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  1. ygiuseilfuhi is offline
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    Dec 2021
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    #1

    Strain of the back muscles during forehand topspin

    I have noticed almost a constant pain in my back muscles when I attempt to play max-spin forehand topspin, in the region somewhere between shoulder blades, towards left shoulder blade (I am a right-handed player). The pain is located somewhere around rhomboid major muscle (I would attach a picture, but the rules for new posters doesn't allow me, so you will have to google it yourself).

    Further thoughts: I feel like when I'm nervous, I'm very strained, the explanation for that is: if my back muscles are strained, I can touch the ball more precisely, which my brain thinks is required to play a very spinny topspin, and then when I go for the topspin, I either miss the ball with the racket (due to strain and attempt for risky fast light touch), or if the stroke is good, I feel certain amount of pain near left shoulder blade. Perhaps when I go for the ball already strained, the topspin motion rips through the back muscles and damages them. It can also be the contrary: sometimes I don't strain the back muscles, and when I go for a risky max-spin ball, the inertia of the hand has to be stopped with the back muscles, and the moment when I need to strain the back muscles to bring the torso and the hand back overstrains and damages the back muscles. Additionally, it may stack with general muscle underdevelopment, as I do not exercise besides playing table tennis 3 times a week for 2-4 hours.

    My questions are: do you strain the back muscles before hitting the ball? Do you strain the back muscles after hitting the ball (e.g. to bring the hand back)? Have you experienced similar problems, and if so, what is your experience?

  2. ronz91 is offline
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    #2
    Quote Originally Posted by ygiuseilfuhi

    I would suggest you video your technique, upload to youtube and post a link here. Would be much easier for others to give you feedback.


  3. latej is offline
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    #3
    Hi, I think ronz91 suggestion is good. If you don't want to post video of yourself publicly, just make a video, and post it via PM (private message) to UpSideDownCarl, who specializes in motion analysis, and incidentally is the moderator of this forum. I'm pretty sure that would help.

    I didn't experience those problems myself, can't help. I'd say though that the hand movement can and should be relaxed, driven by the body rotation. A bit like the toy at the start of the first video:

    V1
    V2
    V3
    V4
    V5

    Btw. I couldn't find the 1st video with the toy, and I found couple of others first, which I am posting too. Wish the issue resolves quickly.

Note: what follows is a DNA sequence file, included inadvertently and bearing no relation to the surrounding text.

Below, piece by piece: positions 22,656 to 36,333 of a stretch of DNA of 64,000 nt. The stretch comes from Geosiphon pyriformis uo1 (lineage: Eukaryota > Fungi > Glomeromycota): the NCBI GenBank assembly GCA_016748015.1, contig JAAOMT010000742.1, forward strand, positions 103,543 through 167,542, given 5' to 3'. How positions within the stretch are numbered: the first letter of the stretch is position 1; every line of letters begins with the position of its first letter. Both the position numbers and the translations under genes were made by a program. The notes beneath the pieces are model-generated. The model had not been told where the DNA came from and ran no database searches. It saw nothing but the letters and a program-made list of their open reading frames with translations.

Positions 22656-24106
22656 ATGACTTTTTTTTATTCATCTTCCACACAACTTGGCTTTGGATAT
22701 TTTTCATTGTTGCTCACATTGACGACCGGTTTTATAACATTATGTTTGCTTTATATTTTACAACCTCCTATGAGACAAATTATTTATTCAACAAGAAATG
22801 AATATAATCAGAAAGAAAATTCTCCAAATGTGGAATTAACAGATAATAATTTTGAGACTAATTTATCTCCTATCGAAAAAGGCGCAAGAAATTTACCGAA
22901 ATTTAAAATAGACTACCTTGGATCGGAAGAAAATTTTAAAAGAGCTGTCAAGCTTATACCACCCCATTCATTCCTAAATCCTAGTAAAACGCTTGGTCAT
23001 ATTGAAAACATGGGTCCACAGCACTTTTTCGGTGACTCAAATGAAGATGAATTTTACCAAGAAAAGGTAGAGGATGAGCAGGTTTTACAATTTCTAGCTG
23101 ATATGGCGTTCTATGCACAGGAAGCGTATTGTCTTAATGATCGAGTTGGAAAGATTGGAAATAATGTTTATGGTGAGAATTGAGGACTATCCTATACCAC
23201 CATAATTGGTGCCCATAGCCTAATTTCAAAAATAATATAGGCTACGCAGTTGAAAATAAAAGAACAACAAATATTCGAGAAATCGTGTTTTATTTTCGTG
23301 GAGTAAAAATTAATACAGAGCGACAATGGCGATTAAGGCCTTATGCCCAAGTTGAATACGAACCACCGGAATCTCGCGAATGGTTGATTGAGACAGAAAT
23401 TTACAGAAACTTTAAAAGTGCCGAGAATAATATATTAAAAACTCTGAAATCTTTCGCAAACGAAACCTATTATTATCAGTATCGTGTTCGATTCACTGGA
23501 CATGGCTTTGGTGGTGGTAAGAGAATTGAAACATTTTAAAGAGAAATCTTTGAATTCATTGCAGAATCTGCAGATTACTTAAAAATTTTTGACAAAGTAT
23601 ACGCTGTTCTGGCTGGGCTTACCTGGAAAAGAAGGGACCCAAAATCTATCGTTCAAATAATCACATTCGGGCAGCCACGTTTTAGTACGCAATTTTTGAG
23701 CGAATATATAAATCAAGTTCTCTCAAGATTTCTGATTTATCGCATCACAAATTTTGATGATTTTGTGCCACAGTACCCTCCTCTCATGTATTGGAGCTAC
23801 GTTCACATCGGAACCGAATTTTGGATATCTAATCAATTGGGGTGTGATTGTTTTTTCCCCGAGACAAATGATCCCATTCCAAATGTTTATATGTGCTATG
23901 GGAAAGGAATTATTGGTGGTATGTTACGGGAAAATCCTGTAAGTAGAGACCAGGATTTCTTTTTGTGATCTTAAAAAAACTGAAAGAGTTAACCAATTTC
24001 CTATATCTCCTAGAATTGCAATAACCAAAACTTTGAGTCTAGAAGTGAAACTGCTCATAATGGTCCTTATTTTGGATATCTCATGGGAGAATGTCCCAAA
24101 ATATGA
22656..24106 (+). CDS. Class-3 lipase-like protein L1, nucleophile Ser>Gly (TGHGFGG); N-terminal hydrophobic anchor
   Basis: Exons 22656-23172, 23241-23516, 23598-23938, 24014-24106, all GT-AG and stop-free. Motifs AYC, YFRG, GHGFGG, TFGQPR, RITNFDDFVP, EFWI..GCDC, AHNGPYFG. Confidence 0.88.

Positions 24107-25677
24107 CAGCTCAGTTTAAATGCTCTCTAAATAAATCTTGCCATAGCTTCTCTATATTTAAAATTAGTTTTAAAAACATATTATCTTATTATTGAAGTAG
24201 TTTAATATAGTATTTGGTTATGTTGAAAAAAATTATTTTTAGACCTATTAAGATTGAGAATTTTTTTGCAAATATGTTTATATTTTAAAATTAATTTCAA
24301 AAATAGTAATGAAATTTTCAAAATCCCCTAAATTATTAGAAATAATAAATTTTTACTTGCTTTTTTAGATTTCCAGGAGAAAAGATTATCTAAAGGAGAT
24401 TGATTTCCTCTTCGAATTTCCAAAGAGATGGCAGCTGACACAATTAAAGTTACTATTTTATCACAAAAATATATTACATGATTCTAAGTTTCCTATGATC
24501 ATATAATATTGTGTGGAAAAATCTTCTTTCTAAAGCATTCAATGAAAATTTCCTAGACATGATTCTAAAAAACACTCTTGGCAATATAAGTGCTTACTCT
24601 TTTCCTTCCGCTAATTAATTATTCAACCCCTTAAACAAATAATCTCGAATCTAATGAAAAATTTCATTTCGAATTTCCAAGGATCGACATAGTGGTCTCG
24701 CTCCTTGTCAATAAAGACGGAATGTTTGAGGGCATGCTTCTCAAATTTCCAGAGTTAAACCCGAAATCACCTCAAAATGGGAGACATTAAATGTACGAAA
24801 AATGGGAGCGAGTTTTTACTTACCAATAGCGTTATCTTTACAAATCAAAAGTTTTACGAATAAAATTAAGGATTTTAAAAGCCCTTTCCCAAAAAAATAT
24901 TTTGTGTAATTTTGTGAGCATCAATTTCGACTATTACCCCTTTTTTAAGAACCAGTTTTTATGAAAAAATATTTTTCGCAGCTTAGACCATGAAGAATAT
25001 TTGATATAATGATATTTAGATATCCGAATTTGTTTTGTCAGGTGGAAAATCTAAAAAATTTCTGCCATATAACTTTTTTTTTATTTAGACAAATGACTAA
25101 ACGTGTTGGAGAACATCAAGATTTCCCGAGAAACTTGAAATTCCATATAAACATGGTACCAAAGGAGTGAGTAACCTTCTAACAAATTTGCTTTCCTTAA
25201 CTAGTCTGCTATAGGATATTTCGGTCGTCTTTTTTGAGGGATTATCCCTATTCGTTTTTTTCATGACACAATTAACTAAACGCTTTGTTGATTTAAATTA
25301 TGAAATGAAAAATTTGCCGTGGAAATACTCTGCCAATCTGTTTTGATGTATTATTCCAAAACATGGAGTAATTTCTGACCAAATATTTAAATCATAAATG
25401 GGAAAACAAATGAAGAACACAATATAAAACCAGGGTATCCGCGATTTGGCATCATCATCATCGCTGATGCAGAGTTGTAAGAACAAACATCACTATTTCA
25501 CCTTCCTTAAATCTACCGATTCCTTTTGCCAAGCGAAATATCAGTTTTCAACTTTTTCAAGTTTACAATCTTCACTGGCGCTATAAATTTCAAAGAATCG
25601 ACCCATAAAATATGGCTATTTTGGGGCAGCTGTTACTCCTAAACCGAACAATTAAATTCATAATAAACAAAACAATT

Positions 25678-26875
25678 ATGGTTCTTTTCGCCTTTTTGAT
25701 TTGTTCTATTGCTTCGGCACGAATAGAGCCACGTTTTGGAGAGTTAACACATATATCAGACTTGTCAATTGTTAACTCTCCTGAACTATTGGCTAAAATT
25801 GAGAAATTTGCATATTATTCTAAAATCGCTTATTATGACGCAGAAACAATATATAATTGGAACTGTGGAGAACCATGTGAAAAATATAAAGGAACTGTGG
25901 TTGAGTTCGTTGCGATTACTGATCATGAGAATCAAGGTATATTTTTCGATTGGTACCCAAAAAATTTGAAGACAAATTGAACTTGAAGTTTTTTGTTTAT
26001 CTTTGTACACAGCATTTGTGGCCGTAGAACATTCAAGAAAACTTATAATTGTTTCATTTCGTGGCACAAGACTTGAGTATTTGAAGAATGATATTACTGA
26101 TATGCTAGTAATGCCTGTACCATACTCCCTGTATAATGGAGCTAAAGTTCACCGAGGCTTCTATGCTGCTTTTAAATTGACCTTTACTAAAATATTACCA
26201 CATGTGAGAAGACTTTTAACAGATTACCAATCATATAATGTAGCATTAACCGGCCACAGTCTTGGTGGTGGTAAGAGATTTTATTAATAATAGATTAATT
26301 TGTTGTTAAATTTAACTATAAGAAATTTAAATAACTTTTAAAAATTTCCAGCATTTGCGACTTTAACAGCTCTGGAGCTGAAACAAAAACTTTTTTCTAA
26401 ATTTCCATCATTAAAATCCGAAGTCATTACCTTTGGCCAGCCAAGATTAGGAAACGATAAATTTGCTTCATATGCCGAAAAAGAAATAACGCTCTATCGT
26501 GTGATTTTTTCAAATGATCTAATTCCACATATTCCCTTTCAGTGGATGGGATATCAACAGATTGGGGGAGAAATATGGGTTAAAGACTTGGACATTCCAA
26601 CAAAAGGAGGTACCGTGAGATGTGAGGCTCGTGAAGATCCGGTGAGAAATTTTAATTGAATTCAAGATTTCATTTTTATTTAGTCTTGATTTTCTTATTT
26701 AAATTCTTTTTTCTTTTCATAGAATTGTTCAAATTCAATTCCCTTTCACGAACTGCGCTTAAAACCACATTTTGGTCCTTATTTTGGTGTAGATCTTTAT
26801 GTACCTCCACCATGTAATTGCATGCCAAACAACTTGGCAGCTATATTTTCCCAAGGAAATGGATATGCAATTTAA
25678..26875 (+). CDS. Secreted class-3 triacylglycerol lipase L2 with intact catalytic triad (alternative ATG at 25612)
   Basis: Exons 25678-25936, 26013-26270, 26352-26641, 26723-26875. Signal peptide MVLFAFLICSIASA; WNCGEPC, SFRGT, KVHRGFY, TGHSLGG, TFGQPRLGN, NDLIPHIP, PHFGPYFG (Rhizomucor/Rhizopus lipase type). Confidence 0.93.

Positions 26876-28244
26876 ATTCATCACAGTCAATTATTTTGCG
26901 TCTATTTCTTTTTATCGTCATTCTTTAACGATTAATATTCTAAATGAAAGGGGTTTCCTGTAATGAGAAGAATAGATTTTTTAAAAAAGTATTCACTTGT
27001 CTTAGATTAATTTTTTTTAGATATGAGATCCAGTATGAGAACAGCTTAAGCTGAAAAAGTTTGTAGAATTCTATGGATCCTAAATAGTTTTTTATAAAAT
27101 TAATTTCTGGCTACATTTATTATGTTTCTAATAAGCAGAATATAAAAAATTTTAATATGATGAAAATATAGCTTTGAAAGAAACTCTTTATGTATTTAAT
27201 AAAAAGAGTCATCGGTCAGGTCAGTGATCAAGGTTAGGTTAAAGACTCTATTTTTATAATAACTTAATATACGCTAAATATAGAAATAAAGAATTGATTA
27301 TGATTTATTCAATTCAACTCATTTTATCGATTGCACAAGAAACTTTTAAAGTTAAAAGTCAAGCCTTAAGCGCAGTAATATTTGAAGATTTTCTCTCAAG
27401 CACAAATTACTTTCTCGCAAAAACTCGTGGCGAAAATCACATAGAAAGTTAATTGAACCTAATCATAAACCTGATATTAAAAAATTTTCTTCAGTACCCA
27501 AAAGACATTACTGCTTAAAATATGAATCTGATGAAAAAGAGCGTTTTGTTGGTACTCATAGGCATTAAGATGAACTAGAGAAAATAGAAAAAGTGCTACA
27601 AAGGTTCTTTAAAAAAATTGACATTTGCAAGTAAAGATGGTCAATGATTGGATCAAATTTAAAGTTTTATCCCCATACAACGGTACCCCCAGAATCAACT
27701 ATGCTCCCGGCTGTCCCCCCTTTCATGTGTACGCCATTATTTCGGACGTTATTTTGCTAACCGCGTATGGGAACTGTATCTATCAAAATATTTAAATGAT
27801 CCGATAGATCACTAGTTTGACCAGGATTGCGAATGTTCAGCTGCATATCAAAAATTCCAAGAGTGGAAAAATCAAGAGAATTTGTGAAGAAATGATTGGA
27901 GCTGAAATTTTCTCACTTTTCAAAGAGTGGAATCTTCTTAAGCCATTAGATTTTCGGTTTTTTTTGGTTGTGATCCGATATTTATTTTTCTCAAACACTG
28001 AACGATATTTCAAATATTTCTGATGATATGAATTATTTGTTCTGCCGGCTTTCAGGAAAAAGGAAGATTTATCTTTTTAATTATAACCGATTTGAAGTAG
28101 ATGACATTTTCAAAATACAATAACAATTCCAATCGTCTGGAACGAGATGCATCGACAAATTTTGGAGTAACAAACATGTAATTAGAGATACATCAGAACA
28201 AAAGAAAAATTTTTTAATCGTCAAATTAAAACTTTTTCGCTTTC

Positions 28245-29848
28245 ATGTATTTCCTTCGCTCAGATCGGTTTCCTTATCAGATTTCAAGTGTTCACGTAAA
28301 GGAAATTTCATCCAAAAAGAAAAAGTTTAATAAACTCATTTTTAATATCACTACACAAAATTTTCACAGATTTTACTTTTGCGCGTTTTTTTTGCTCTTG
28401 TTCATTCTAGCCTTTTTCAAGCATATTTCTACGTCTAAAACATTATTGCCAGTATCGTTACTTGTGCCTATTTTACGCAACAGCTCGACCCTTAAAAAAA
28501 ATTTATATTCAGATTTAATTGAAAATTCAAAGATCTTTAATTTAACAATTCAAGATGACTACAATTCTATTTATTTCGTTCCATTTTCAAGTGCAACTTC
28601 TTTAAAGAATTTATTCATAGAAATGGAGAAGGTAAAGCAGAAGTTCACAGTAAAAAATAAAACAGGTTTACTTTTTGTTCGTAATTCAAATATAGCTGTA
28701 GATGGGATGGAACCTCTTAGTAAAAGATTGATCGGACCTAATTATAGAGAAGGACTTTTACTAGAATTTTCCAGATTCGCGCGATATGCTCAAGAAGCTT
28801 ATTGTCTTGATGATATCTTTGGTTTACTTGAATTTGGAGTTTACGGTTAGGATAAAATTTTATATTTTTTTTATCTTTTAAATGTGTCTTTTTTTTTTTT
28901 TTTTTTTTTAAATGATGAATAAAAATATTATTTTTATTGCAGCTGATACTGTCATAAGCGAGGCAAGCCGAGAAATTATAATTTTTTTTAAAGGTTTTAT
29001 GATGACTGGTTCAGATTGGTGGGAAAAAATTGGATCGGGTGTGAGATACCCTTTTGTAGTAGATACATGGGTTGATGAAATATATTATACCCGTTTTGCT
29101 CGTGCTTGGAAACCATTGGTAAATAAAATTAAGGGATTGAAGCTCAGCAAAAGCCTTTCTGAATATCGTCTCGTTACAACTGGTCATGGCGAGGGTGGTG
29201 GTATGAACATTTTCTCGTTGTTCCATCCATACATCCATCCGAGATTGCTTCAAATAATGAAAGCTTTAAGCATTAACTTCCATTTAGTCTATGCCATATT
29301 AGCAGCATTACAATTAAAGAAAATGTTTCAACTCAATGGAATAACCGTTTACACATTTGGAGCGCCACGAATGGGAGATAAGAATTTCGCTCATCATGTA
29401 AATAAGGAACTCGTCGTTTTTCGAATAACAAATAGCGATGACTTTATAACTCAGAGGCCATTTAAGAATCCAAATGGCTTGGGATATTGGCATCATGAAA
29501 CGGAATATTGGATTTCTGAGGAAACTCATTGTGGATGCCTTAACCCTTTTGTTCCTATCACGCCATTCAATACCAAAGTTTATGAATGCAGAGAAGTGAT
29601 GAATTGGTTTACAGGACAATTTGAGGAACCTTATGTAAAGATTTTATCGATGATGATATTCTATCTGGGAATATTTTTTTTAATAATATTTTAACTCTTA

4. Zwill is offline
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    #4
    Quote Originally Posted by ygiuseilfuhi
    My questions are: do you strain the back muscles before hitting the ball? Do you strain the back muscles after hitting the ball (e.g. to bring the hand back)? Have you experienced similar problems, and if so, what is your experience?
    From the beginning of the stroke until the contact I "strain" my back muscles but otherwise it's relaxed, along with my arm and neck.

    You might have a muscle knot or something that's annoying you during play. I think most people had that. You can go to a masseur or get a foam roller and roll it out yourself. I would advise you to take enough magnesium either by food or by some supplement. It helps you to relax as well. If you decide to buy just get a good one. I guess magnesium glycinate is the safest recommendation. (avoid magnesium oxide, carbonate, those are useless, citrat can be OK but can make you go to the toilet)

    Probably you should use your whole body and legs more for topspining. Just the arm and back is not sufficient. Good topspins come from the legs.

  5. metthewhidden is offline
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    #5

    object is to hit the ball so that it goes over the net and bounces on the opponent’s half of the table in such a way that the opponent cannot reach it or return it correctly. The lightweight hollow ball is propelled back and forth across the net by small rackets (bats, or paddles) held by the players. The game is popular all over the world. In most countries it is very highly organized as a competitive sport, especially in Europe and Asia, particularly in China and Japan.


  6. metthewhidden is offline
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    #6
    the net by small rackets (bats, or paddles) held by the players. The game is popular all over the world. In most countries it is very highly organized as a competitive sport, especially in Europe and Asia, particularly in China and Japan.

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